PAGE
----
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NASA Released Slow Motion Video of Rocket Test

Aug 08, 2016 04:13 AM EDT
Booster Test for Space Launch System Rocket
NASA captured a slow motion video of the Orbital ATK booster test that will help launch NASA's new Space Launch System (SLS).
(Photo : Bill Ingalls/NASA via Getty Images)

NASA released a high-definition and slow motion video showing a rocket test and it is nothing short of astonishing.

A rocket motor test was conducted and was captured in a fascinating slow motion video that shows the engine and the flares that the rocket successfully created. 

Orbital ATK tested the QM-2 rocket on June 28. The full-scale version of the rocket and the solid booster tested will aid NASA in launching the new Space Launch System (SLS). SLS will have the highest payload in terms of mass and volume that can take both crew and cargo to deep space.

To capture the video, the High Dynamic Range Stereo X Camera (HiDyRS-X) was used. The video made it to the news since it is very rare to see a rocket test upclose and in slow motion.

"Traditional high-speed video cameras are limited to shooting in one exposure at a time, but HiDyRS-X can record multiple high-speed video exposures at once, combining them into a high dynamic range video that adequately exposes all areas of the video image for comprehensive analysis," NASA official said the video description.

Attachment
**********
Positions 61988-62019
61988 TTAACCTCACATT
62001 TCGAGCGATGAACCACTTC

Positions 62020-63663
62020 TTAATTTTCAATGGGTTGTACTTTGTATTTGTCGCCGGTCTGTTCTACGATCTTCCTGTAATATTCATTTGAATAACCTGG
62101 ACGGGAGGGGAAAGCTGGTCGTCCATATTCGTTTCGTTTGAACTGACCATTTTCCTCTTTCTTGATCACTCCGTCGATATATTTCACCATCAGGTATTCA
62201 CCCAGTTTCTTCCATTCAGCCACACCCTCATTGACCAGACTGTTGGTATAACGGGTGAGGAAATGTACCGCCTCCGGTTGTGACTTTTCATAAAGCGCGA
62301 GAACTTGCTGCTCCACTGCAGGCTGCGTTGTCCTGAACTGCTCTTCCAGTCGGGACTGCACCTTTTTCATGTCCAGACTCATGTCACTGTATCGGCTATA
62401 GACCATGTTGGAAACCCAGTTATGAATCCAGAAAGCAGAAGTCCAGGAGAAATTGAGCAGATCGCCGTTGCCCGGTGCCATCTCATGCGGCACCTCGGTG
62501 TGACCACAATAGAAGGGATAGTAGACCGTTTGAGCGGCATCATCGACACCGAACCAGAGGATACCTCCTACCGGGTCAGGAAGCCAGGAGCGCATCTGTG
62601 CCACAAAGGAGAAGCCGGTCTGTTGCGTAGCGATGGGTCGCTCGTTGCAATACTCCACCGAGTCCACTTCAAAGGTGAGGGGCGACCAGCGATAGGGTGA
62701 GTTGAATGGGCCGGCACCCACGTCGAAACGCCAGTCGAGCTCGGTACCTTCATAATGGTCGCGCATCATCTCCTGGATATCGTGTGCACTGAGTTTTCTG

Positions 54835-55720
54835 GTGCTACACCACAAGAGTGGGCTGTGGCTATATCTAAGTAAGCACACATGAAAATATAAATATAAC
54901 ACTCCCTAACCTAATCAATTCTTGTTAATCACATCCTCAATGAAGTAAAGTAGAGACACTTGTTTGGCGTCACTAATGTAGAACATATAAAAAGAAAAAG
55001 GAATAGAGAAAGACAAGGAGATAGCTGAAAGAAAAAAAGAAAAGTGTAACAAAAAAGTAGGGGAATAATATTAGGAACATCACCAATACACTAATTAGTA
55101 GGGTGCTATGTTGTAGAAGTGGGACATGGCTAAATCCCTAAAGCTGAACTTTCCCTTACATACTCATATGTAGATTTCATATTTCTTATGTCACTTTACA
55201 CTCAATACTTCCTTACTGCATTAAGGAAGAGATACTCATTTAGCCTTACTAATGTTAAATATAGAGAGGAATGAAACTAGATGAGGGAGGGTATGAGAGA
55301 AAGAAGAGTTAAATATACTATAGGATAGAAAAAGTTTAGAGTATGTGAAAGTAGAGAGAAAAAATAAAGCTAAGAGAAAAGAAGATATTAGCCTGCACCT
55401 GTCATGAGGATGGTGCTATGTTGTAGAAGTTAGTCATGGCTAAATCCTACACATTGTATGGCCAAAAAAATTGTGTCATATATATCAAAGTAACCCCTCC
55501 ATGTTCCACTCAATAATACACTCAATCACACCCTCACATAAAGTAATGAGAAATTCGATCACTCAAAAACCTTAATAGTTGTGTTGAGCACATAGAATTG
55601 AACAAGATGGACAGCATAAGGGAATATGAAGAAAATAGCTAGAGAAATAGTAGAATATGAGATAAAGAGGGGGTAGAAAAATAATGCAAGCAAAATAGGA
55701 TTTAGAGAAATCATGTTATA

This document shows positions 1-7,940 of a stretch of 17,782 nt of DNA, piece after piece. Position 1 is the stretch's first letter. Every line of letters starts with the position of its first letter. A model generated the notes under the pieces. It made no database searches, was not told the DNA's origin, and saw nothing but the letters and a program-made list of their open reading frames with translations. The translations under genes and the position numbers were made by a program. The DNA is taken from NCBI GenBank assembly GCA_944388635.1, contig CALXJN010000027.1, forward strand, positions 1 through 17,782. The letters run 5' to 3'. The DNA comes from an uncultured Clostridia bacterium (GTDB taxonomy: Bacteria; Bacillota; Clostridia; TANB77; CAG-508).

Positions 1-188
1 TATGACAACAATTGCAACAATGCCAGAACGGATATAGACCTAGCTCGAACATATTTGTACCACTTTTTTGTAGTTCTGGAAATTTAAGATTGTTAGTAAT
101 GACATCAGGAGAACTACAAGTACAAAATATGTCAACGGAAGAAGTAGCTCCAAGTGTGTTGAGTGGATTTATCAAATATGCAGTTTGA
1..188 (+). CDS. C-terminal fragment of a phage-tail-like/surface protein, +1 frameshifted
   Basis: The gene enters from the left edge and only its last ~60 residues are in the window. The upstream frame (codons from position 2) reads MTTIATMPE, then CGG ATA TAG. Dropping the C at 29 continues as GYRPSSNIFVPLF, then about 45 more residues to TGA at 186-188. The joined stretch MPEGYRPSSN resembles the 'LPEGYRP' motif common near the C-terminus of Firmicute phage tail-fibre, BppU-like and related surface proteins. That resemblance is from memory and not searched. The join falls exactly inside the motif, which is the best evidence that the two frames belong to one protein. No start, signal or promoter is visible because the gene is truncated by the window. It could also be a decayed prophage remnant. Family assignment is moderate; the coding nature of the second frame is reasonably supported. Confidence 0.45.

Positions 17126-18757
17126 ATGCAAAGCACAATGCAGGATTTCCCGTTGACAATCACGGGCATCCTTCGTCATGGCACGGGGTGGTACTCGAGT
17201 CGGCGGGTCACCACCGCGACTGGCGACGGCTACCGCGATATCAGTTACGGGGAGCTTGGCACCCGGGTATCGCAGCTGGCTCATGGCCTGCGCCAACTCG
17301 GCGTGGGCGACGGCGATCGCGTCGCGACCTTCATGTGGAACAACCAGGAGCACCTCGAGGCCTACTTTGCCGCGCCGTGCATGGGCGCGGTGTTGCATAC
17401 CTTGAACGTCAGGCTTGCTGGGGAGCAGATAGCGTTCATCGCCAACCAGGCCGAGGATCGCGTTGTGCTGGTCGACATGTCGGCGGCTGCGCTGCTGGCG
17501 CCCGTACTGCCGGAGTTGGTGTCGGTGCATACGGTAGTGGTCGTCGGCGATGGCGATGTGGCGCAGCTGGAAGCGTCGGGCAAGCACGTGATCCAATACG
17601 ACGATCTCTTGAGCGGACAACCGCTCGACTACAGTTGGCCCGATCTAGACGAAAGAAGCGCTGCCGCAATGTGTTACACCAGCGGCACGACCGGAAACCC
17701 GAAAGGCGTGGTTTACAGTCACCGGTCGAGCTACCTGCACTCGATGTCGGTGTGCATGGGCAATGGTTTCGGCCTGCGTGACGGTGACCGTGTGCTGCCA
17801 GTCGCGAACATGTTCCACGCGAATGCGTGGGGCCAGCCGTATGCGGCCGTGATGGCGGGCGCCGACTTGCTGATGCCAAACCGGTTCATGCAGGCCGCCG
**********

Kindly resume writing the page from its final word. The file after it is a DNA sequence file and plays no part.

The HiDyRS-X managed to capture the burning flames coming from the rear part of the rocket. NASA also plans to use the powerful rocket to launch the new Orion for deep space missions. The test flight is scheduled in 2018, according to

The Space Launch System (SLS) will be the most powerful rocket ever built, according to NASA. SLS will be used to launch the Orion spacecraft, asteroids missions and according to NASA, it can potentially take spacecraft to deep space missions such as Mars, Saturn and Jupiter for both crew and cargo.

Currently, engineers are working very hard to finalize the manufacturing and development of the world's most powerful rocket yet to deliver SLS to NASA's Kennedy Space Center before its scheduled test flight in 2018.


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